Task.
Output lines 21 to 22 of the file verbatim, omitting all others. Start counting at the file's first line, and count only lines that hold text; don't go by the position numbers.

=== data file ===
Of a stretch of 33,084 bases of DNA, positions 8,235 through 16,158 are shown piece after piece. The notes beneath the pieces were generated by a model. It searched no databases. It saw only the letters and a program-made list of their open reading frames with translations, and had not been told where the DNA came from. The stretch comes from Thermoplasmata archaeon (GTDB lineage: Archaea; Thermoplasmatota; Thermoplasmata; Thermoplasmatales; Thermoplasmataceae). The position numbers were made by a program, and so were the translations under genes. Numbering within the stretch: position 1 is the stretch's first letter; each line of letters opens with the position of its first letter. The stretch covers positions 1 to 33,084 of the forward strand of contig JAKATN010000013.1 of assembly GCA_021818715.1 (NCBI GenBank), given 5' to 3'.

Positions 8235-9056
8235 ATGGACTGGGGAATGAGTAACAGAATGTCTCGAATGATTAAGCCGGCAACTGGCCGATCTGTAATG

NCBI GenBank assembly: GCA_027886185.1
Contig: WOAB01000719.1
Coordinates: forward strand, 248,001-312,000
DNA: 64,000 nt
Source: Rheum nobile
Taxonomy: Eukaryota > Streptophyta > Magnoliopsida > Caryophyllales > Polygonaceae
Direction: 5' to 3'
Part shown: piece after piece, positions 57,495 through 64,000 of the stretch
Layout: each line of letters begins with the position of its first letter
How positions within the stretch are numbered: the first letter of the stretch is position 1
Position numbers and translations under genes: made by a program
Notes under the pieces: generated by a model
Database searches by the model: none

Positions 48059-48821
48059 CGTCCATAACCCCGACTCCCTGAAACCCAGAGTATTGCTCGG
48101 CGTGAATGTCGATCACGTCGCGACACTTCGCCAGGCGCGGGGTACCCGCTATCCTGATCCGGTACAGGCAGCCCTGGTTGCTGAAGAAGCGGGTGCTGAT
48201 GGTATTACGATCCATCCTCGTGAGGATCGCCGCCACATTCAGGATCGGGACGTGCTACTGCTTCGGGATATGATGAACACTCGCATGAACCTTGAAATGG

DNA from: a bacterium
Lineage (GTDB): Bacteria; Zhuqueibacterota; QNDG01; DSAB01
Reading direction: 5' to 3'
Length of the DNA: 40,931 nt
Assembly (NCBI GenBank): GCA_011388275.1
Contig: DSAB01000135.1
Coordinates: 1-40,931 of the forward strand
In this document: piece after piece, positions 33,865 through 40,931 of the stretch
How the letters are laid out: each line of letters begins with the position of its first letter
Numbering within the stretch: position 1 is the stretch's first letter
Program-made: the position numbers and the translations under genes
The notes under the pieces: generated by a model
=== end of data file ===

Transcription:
DNA from: a bacterium
Lineage (GTDB): Bacteria; Zhuqueibacterota; QNDG01; DSAB01